The nonprofit DC UrbanGreens is cultivating urban gardens and mini-farms in areas that lack grocery stores. They aim to provide fresh produce to those who otherwise would be limited to cooking with canned vegetables. This is also a way for people, especially kids, to become more connected with nature and the food that they eat.

Learn more about this effort to mitigate food deserts:

Julie Kirkwood, a construction project manager, and Vincent Forte, a lawyer, started DC UrbanGreens three years ago, with a goal to help provide low-cost fresh produce to people living in an area without easy access to grocery stores.

They studied successful urban gardens in other states and learned about grant writing to fund theirs. They utilized neighborhood ambassadors like Parker and added two more sites. Now, they have three mini-farms in parts of southeastern D.C. labeled by the U.S. Department of Agriculture as food deserts — places usually in low-income areas that lack fresh fruits and vegetables.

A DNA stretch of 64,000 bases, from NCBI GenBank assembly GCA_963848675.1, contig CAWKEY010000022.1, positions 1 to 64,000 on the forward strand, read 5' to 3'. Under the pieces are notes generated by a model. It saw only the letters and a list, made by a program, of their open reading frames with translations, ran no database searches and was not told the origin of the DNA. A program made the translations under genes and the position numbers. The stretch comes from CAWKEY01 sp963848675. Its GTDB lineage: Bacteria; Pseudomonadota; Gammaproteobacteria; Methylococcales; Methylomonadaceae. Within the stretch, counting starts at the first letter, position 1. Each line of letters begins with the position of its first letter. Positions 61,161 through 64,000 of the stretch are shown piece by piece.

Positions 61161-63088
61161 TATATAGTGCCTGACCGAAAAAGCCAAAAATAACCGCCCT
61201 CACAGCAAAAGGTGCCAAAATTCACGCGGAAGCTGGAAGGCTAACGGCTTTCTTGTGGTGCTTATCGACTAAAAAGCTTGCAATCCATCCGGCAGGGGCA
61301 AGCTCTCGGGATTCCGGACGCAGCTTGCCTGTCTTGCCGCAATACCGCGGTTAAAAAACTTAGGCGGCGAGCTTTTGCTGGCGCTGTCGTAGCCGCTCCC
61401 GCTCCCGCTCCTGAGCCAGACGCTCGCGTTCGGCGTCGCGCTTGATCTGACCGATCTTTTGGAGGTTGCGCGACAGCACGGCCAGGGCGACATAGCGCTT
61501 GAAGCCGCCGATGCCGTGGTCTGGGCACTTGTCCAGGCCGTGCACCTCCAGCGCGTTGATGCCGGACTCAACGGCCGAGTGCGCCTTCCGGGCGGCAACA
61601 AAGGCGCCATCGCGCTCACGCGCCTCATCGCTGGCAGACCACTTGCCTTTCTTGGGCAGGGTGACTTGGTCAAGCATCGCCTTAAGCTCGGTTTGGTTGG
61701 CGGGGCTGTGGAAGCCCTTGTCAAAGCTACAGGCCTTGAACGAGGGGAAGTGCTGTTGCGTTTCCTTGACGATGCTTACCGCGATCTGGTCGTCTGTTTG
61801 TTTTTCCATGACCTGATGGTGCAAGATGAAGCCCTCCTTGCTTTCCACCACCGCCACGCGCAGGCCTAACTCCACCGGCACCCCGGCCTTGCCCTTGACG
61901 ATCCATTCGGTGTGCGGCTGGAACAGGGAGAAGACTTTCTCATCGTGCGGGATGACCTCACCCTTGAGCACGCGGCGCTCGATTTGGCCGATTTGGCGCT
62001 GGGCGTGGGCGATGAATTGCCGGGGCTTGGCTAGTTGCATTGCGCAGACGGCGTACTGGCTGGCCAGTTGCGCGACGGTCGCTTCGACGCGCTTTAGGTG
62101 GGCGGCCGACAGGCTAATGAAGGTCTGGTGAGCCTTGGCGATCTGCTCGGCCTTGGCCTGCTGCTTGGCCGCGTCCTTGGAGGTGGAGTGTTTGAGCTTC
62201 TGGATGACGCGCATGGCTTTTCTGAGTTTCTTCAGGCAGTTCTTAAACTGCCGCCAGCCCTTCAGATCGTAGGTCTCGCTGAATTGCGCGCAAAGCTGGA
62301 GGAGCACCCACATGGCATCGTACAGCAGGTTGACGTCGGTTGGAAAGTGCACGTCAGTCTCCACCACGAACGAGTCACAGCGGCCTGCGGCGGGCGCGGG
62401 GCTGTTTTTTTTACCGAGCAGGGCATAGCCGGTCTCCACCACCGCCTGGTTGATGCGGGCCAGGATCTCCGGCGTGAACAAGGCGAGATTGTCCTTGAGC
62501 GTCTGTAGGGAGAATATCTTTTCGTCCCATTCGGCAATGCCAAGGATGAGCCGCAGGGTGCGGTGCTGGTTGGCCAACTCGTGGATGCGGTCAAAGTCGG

DC UrbanGreens sets up farmer’s markets at the Fort Dupont Ice Rink, in addition to other sites around the city including the Unity Health Clinic and the Riverside Healthy Living Center. WIC and SNAP food assistance grants are accepted as payment.

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